My main task of the summer is interning with the Refugee Resettlement branch of Catholic Charities in Houston. I work three days a week, mostly in Case Management, which means I’m starting to understand the process a refugee/asylee/Cuban parolee goes through from the time they arrive in the country to when they become mostly autonomous, able to legally work, and capable of navigating American culture. It’s a bit more administrative work and more repetitive than what I expected, but I enjoy it. I like the people I work with, I get to use my Spanish, and I’m learning a whole system I barely knew existed.
The other four days of the week, I work at Victoria’s Secret to earn some money, since my internship is unpaid. Surprisingly, I like this job more than I expected, since I get to move around, talk to a lot of people, and feel like I’m legitimately helping women (it’s amazing what wearing the right size and style of bra will do for you). I’m becoming a pro at gauging what kind of bra a woman will like based on her size, style, and attitude, and my coworkers are fun to be around.
All in all, I like what I’m doing in both my jobs, and I’m happy to be here for the summer, but I can’t imagine doing either full-time and indefinitely. Supervisors in both my jobs have asked if I’m sure I want to leave at the end of the summer, and the answer is a resounding yes–not just because I’ve been anticipating leaving the country for nearly a year now and I’ve already bought my plane ticket out, but also because I just can’t stay here.
In theory, I like the idea of starting a career, and staying in one place is how you form deep relationships. The plan has always been to travel a couple of years to have adventures at a time in my life when I don’t have many deberes and responsibilities to others, and then, once the itch is out of my feet, to come back and start a career or a family, and live out the rest of my days in a place I know and love. However, facing this idea as a reality I could see happening right now is like looking down an endless gray hallway of uniform doorways. I like my jobs now since I’m learning what to do and am hit with new information every day. But once I have that mastered, I can’t imagine leading different people through the same cycle of applying for government benefits or saying, “Ok, well if you have any questions or need a fitting room, my name’s Renee,” day after week after year. I want to help people, and I want to be helpful by knowing what I’m doing, but if I feel myself getting stagnant, or can’t see a change on the horizon, I’ll get restless.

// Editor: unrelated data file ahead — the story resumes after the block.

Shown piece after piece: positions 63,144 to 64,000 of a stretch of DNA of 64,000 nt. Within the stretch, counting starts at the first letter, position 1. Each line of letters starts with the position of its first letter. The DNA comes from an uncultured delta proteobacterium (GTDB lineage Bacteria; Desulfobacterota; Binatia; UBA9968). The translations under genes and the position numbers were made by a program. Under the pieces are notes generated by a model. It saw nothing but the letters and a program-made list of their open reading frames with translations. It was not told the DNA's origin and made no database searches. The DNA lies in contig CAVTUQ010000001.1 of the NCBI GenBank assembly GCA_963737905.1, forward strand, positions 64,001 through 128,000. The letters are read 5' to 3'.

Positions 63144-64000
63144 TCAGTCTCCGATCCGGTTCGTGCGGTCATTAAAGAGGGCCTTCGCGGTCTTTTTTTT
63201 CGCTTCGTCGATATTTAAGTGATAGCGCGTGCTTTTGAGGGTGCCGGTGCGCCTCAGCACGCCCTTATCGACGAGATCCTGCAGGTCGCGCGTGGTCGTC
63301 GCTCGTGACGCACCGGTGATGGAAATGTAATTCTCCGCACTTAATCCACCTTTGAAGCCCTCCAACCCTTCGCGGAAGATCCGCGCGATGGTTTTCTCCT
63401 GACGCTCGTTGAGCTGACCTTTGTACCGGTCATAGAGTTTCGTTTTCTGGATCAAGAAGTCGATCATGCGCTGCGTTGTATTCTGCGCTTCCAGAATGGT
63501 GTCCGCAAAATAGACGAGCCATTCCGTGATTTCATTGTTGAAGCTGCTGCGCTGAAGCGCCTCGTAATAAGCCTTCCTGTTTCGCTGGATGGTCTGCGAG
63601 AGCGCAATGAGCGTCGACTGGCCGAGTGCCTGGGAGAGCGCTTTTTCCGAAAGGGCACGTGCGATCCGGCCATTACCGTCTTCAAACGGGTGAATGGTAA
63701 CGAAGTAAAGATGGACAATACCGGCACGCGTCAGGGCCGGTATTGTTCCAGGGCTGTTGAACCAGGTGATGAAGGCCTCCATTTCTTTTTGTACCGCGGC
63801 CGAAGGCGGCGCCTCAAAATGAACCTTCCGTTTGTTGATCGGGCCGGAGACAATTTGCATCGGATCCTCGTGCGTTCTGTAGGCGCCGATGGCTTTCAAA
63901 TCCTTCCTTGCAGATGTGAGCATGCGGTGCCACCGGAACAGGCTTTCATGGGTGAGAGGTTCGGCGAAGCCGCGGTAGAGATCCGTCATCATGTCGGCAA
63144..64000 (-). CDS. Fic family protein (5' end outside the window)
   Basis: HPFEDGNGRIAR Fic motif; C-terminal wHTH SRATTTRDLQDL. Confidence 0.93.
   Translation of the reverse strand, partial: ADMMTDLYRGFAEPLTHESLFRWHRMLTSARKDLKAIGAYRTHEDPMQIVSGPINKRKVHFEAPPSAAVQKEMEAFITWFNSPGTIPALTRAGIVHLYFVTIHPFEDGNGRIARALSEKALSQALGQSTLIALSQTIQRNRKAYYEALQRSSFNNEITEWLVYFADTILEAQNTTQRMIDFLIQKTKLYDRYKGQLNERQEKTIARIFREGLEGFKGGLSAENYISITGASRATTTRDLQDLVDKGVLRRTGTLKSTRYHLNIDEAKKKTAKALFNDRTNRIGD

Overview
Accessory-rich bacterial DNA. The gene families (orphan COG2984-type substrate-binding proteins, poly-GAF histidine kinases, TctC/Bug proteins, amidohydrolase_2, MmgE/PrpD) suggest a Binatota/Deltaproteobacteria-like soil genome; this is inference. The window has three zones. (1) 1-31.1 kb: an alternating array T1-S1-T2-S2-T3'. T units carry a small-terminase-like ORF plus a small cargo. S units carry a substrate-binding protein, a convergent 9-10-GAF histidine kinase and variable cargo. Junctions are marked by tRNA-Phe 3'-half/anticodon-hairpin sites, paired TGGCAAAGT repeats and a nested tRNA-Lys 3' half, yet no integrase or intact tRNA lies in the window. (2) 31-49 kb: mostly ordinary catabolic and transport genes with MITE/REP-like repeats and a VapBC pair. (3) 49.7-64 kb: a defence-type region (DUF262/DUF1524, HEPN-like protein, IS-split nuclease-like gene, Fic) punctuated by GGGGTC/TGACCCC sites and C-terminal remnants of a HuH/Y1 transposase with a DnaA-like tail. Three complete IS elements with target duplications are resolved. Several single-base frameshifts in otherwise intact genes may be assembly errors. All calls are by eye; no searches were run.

I wouldn’t be too worried about it, since I feel like this kind of commitment issue is a common #recentgradprob. It should be something I’ll grow out of as I mature and my brain goes through its major development. And maybe that’s the case. But I also know myself, and the girl I’ve always been. She’s the girl who always had a book, and not just any book, but usually a book of adventures and quests and explorations, in which the hero wanders into the blank parts of the map. She’s the girl who has lamented the nonexistence of unexplored territory on Earth and the dubious existence of other realms. She’s the girl who tends to move There for the sole purpose of not being Here, even though Here is perfectly nice.
It’s not youth, it’s me.
Half the enjoyment I get out of where I am in life is knowing it’s going to change soon in a drastic way, so I’m always half-anticipating what’s to come, and half-savoring the moment that’s about to be gone.
At the same time, I don’t want to be the person who’s always chasing some novelty or unwilling to take on responsibilities. I know the value of a life with deep roots. But what if I can’t stay still long enough to grow them?
“It’s a dangerous business, Frodo, going out your door. You step onto the road, and if you don’t keep your feet, there’s no knowing where you might be swept off to.”
–J. R. R. Tolkien, Lord of the Rings